L.E.A.F Shade Card. Image Credit Filati Be.Mi.Va

Since 1960, Filati Be.Mi.Va has presented yarns both technical and fancy to the industry. Sourcing raw materials from around the globe and creating its yarns in Italy, Be.Mi.Va’s ethos values its tradition as an opportunity for safe, responsible growth for new generations rather than a restraint on development. This commitment to its roots as a generator for innovation was perhaps an instigator for its explorations into sustainability.

In February 2016 Be.Mi.Va signed the Detox Commitment promoted by Greenpeace; its Summer 2020 L.E.A.F. Collection is an embodiment of its commitment to this initiative.

During Pitti Filati in January 2019, the L.E.A.F Collection of viscose, lyocell and polyamide from a variety of sustainable sources was revealed. This collection is an exciting addition to the repertoire of any designer looking to work towards ‘Cradle to Cradle’ standards, reduce waste, and increase traceability within collections.

Be.Mi.Va’s Interseason yarns focus on springtime with wool crepe and celebrate cottons and viscose for transitional, wearable garments. Its Summer offering is frequently a realm of fine count viscose, crisp hemp and purposefully imperfect slub linens. Not the first spinner to take this approach, Be.Mi.Va is now offering L.E.A.F alongside its core collections.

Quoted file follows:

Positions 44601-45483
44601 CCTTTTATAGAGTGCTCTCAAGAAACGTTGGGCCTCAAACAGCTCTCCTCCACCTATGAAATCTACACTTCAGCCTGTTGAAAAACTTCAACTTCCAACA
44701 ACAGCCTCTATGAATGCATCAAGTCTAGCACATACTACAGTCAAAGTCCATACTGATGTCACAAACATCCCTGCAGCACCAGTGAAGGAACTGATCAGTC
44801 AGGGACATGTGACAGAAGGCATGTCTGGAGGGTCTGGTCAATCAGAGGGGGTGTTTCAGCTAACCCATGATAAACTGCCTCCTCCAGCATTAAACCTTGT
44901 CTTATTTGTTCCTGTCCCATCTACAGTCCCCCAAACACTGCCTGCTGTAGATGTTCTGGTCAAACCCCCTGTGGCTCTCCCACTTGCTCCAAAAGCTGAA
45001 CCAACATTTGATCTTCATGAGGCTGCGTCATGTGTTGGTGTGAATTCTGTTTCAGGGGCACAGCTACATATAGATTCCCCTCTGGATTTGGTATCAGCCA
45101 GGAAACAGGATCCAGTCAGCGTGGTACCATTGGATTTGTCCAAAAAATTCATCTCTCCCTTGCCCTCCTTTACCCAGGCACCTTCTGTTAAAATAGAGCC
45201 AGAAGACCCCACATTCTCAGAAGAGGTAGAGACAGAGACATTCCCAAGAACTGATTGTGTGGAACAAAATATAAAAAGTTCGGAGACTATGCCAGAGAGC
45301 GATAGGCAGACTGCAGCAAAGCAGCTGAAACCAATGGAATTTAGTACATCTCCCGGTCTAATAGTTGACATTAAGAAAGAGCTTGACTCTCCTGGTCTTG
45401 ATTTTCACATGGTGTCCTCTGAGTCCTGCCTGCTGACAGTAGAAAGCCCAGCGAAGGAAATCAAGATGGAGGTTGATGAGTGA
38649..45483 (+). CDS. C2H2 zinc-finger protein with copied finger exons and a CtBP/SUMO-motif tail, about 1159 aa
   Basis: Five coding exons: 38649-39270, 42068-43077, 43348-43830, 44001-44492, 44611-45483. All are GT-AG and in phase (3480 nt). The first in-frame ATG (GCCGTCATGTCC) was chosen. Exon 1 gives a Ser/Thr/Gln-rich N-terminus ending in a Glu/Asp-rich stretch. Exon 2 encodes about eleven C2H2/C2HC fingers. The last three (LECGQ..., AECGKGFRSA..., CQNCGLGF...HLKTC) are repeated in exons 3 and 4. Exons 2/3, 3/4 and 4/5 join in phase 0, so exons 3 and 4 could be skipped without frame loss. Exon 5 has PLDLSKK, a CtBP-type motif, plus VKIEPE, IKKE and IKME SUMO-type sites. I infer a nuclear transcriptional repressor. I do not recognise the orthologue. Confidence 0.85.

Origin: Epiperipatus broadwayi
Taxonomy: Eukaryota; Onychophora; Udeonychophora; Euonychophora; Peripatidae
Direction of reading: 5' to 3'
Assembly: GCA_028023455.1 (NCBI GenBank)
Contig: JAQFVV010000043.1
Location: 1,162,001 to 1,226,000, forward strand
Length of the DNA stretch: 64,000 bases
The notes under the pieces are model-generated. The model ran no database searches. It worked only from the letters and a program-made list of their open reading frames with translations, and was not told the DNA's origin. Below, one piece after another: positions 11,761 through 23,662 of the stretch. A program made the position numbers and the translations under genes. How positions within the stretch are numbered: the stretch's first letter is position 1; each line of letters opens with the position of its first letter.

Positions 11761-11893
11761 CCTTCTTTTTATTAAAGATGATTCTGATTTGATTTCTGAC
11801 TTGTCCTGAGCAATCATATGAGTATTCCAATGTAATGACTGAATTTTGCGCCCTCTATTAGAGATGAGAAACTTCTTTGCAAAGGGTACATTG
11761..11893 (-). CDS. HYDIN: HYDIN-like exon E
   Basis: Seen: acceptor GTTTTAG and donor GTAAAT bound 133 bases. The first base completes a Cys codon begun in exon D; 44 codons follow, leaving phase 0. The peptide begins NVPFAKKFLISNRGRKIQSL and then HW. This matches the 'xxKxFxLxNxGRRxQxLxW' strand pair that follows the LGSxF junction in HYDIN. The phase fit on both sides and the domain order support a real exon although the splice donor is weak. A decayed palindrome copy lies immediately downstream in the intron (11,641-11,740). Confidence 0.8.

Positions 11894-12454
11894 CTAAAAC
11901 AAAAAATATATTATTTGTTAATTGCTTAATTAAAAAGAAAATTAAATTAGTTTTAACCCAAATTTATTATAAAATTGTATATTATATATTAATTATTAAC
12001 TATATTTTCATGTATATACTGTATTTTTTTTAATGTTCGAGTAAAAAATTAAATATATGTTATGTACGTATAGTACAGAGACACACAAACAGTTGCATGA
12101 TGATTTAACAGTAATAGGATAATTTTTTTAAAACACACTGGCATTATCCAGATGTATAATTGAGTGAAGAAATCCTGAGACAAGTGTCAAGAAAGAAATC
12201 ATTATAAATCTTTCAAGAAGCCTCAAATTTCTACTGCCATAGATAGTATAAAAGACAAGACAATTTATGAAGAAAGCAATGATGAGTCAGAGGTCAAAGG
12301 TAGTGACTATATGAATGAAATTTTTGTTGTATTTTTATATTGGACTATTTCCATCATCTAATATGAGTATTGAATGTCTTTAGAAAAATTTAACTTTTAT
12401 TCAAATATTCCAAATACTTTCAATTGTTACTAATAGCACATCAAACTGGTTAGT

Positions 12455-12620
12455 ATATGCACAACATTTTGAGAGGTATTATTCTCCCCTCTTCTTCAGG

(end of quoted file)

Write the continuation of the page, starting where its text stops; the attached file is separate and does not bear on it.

Some of L.E.A.F’s yarns are mirrored within the main seasonal collections, but are presented as sustainable alternatives – like a sister yarn to the core collection: this is an intriguing concept. It offers seamless transitions to yarns with the same handle, aesthetic and characteristics but with less environmental impact. Its Re-Diver nylon is an example of this.

L.E.A.F Shade Card, Image credit: Filati Be.Mi.Va

Nylon

Be.Mi.Va’s Re-Diver is a sustainable alternative to its Diver yarn. Both yarns are 100% nylon, but the new Re-Diver is 100% Global Recycled Standard. Re-Diver is derived from the processing of polymers using Q-Nova technology. Q-Nova by Fulgar is a nylon created from regenerated raw materials which meets traceability standards. Re-Diver nylon can biodegrade within a few years as opposed to centuries. This is a positive step toward ‘Cradle to Cradle’ design.